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Thursday, 25 August 2011 15:51

Long or Short Ad—Which is Best?

Written by Tom Franklin

If you’ve ever received a long sales letter, you may have wondered why it was four or more pages long—and who would expect you to read it all?

In the days before the Internet, e-mail and Twitter, snail-mail marketing often included these long sales letters. At that time, statistics proved that recipients who read these long letters were often the ones who bought the product. My wife’s ex-husband was an ad copywriter who made a nice living from writing long ad copy, but no more. Today we’ve entered the era of the short message. Twitter is a prime example. Ad copy must be 140 characters or less. Most advertisers no longer believe people will read long copy. The assumption is most people have a very short attention span and a message must be fast, brief and dramatic to capture viewer interest and attention.

 

Institutional advertising might lead a shop owner to think all an ad has to do is have an attention grabbing image displaying the company name and product. Nothing could be farther from the truth. National corporate products have large advertising budgets and often simply try to keep the product name in front of the public eye. A gigantic billboard may have a huge photo of an attractive person drinking that company’s beverage and the company name might be so small you could miss it if you didn’t look closely. The thinking behind this is that repetitive viewings will encourage sales of the product. Unless you have very deep pockets, don’t even think about advertising like this. But one aspect of this kind of ad is very accurate: Repetitive viewing can result in a prospect trying or buying the product. The question is: what is the best media to use to convey that brief, repetitive message?

 

A good start is to think about where you can put a brief message so that it will be seen over and over. One obvious place is a lighted window sign if you have a window that can be seen from a street or road. If not, the entrance to your driveway may front on a road or street where you can put up a changeable sign. A hotel near me that has entertainment and a lounge has a high, lighted sign that can be seen from the freeway. The sign always has a joke or a humorous quote plus an invite to their lounge. When traffic backs up, it’s inevitable that most drivers will read the sign, out of boredom if nothing else. A changing message is the key to getting readership. If you have a website or Facebook page or even a Twitter account, these are obvious places to run a continuously changing message. Even a cheap, weekly-changing classified ad can be effective. And of course, if you can afford it, radio and TV are ideal for this kind of advertising.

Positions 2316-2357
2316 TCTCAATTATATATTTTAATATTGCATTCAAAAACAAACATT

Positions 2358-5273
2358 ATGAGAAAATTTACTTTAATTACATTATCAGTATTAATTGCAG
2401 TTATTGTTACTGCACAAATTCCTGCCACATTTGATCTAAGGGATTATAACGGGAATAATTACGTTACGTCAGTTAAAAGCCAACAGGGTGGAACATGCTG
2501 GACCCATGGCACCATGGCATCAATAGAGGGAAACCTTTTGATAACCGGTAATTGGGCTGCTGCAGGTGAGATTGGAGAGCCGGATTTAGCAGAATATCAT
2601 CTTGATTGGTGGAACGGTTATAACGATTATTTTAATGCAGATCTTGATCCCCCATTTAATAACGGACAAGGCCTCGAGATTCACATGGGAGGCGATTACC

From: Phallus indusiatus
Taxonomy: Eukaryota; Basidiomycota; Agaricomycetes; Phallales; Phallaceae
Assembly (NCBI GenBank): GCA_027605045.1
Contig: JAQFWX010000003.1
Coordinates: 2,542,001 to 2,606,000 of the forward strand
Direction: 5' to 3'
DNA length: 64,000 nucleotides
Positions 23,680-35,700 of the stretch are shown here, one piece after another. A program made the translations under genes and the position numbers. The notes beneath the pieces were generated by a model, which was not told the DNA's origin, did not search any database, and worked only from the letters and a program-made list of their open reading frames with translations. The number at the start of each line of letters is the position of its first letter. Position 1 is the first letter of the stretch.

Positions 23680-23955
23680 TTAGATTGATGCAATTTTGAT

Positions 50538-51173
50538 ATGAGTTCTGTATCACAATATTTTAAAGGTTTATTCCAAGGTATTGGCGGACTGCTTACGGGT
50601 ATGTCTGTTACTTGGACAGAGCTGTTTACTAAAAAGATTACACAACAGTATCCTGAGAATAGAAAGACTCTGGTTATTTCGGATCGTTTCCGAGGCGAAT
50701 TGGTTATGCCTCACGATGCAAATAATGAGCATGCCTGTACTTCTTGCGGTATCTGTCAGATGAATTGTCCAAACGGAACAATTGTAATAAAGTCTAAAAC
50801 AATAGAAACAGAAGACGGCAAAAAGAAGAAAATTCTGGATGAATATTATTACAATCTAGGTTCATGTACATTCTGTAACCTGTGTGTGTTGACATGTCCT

Most ad sites are not very adaptable to a changing message. Bench ads, bus ads, print ads, flyers and business cards generally contain long-term messages. Nevertheless, the brief, easy to read and understand message is still a good choice. This often comes out in the form of a slogan. A good rule of thumb is to challenge the reader with an apparent contradiction: “Can cheap auto body repair also be high quality? Call us to find out!” “Can the dent or damage on your car be fixed while you wait? Call us to find out!” If someone is reading a short ad, time, speed and cost are sure to be high priorities for him or her. Your tougher job is selling them on coming in once they call.

It’s also important to not forget that a picture is often worth a thousand words. But even if you have the space for a picture, choosing the right one can be a difficult task. It’s generally best to just illustrate the message in some way. An image suggesting speed, like a race track pit crew, could work. Or just an illustration of a clock with wings. Shop owners like to show a picture of their shop, but this is unlikely to motivate a prospect to come in for repairs. And this raises the most important aspect of the message. It absolutely has to motivate the prospect to respond. There MUST be a demand for action: “Call us to find out!” “Come in for a free estimate.” “Come find out how cheap we can be!”

As good as repetitive short ads may be, there’s nothing like a great repetitive slogan. “You’re in good hands with Allstate,” has been around forever. Even if you totally disagree with the slogan, you know that most people recognize it. That’s the kind of recognition you want to build with a slogan about your shop. Brief but powerful may seem like a contradiction in terms, but if you can create it, it can do great things for your business.

Read 2383 times Last modified on Wednesday, 14 December 2016 21:06